The Bargarh Housing Project,
Orissa, India
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Contributors to the Project:

Rotary Clubs:
- Bilston / - Burntwood / - Burslem
- Cotes des Legendes, Brest, France
- Dudley / - Endon-Stockton Brook
- Kidsgrove / - Rotary Foundation, America
- Sedgley & Wombourne / - Shrewsbury
- St. Ingbert, Germany
- Tipton / - Uttoxeter / - Walsall
- Wednesbury / - Wellington

- Mrs J Beese / - Mr F Hadley / - Mr A J Hillman
- Mr F Kendrick / - Mr J Noot
and many anonymous donations

Other Organisations:
- Balaji Hindu Temple, Tividale near Birmingham
- Bilston Baptist Church Ladies Class
- Bilston Probus Club
- Bromley Anglican & Methodist Association
- Church of the Holy Spirit - Bovey Tracey
- Inner Wheel Club of Bilston
- Erica Leonard Trust, Elstead
- Norton Townswomens Guild
- St. Edmunds R.C. Church, Godalming
- St. James Methodist Guild, Pensnett
- St. Josephs R.C. Church, Dudley
- Sedgley Community Association
- United Reform Church, Dudley

Winner 1994
District Significant Achievement Award

Dudley Rotary Club is the only Club in District 1210 to have been presented with four District Significant Achievement Awards.

The Pebble in the Pool

If you drop a pebble in a pool the ripples reach far and wide. Father Anthony Fleming dropped his stone in the water during a four yearly visit to the Rotary Club of Dudley, his home town, and with the help of Rotary all around the world a new village for leper families in India was born.

Father Fleming wanted, with his belief and vision, to provide families shunned by society with homes they could call their own. The first ripple began when Father Fleming approached the Dudley Club to fund a project to build 40 homes for leper families in Bargarh. Dudley took on the challenge and the launch of the project brought help from other Rotary Clubs in District 1210, France, Germany, schools, individuals and Religious bodies throughout the U.K.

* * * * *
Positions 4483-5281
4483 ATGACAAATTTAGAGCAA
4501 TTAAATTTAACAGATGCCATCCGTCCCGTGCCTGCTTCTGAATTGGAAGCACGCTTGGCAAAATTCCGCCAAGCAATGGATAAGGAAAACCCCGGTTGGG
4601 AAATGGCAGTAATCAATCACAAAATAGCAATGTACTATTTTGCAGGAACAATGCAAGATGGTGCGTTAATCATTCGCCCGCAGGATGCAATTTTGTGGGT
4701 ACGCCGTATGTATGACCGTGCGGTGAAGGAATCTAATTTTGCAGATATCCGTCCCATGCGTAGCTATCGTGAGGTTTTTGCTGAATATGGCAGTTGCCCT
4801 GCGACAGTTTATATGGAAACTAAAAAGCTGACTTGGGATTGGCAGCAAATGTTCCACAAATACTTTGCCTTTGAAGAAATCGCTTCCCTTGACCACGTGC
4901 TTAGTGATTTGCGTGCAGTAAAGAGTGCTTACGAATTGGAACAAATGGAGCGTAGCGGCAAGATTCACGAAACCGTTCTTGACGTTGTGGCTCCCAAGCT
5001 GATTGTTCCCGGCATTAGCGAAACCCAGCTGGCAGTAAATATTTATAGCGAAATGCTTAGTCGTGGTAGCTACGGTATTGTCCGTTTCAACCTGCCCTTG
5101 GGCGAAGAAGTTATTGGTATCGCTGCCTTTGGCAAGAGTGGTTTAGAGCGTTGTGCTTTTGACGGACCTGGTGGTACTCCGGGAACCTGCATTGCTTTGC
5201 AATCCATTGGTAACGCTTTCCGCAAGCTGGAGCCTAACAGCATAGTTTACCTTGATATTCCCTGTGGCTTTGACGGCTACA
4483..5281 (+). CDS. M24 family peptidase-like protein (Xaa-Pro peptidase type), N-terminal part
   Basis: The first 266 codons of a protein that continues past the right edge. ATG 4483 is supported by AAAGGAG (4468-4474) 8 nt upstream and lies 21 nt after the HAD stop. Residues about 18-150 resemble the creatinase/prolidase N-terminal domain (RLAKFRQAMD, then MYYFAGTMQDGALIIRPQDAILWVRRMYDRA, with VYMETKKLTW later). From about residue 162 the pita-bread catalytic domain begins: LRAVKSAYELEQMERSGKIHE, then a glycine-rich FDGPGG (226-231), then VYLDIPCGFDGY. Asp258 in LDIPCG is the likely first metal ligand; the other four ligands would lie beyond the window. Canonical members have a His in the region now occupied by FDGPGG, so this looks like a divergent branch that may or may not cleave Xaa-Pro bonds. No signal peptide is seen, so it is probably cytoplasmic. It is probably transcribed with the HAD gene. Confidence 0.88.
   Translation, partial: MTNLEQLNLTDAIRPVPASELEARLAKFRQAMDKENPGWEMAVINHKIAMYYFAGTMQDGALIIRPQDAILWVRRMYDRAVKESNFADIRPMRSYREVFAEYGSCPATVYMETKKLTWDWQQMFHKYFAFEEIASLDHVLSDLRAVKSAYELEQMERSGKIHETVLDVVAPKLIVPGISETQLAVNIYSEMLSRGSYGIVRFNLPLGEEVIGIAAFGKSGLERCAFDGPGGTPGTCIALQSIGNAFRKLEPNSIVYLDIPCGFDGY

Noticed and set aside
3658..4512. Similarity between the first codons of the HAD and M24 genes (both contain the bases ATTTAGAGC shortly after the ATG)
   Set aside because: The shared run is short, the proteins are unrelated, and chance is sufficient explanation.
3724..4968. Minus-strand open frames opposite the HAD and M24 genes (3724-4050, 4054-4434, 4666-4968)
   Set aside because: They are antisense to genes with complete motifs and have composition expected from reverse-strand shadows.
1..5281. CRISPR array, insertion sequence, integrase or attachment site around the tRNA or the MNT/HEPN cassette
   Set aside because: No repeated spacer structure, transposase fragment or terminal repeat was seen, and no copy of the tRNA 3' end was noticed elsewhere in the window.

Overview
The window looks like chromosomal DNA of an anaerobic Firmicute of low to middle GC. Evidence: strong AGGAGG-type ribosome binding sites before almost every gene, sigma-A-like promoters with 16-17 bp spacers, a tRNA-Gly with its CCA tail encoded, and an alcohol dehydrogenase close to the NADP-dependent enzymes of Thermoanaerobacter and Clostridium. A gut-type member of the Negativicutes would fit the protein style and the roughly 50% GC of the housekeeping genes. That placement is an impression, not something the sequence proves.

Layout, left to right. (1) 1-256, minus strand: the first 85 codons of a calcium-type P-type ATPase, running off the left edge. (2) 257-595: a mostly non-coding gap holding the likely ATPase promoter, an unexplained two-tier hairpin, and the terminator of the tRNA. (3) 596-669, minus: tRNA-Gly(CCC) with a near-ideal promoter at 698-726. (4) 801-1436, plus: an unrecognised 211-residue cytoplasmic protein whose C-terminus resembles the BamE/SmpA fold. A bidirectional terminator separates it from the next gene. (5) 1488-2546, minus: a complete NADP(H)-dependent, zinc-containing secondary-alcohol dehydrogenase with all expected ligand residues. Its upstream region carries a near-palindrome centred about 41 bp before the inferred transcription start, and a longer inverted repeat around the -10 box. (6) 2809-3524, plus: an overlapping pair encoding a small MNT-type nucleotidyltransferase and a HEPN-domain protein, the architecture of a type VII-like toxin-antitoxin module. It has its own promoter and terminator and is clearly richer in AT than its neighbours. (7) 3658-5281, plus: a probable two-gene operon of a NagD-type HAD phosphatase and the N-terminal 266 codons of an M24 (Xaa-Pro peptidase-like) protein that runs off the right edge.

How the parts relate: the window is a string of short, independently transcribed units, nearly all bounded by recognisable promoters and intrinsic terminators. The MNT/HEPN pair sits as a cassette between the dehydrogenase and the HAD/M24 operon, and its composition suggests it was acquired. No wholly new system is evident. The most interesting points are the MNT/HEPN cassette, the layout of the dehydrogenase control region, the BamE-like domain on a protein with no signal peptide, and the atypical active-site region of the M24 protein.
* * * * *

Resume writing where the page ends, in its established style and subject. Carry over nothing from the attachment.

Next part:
Leper families in Bargarh were living in appalling conditions in mud huts on the side of a river bank with no proper shelter, no drinking water and no quality of life. They had become outcasts from society due to religious dogma and had gathered together to survive. Father Fleming wanted the lepers to have solid homes for their families to live in instead of the primitive mud hovels that society had condemned them to.

As soon as the funds came in, land was purchased and the ripples spread further with work on the new solidly built homes beginning. More than £29,000 raised from all around the world went to buy the land, the materials for the new homes and funded the labour costs over a period of 3 years.

The project changed the life of the leper families in Bargarh: they had their own houses, dignity, a purpose in life and a goal to work for. They worked hard to become self sufficient, with their own animals, cultivated fields, and with a spinning and weaving business.

A hospital and school were set up in the new Ashraya village (the name meaning 'Shelter') to provide medical care and education to the residents and children with funds attracted from other sources that the ripples have reached.

Rotary Foundation made a matching grant to assist with funding an electricity supply and sanitation for the village, essentials not previously enjoyed by the leper families.

All this would not have been possible without the vision and compassion shown for the desperately poor by Father Fleming. The lepers' lives were drastically changed by the help received. They showed their thanks by putting a plaque on each home dedicated to each club or organisation that raised the money.

The Rotary Club of Dudley feels privileged to have facilitated this project through its connection with the Dudley priest Father Tony Fleming who gave 50 years of service to the poor in India. Sadly Father Tony passed away but his legacy lives on.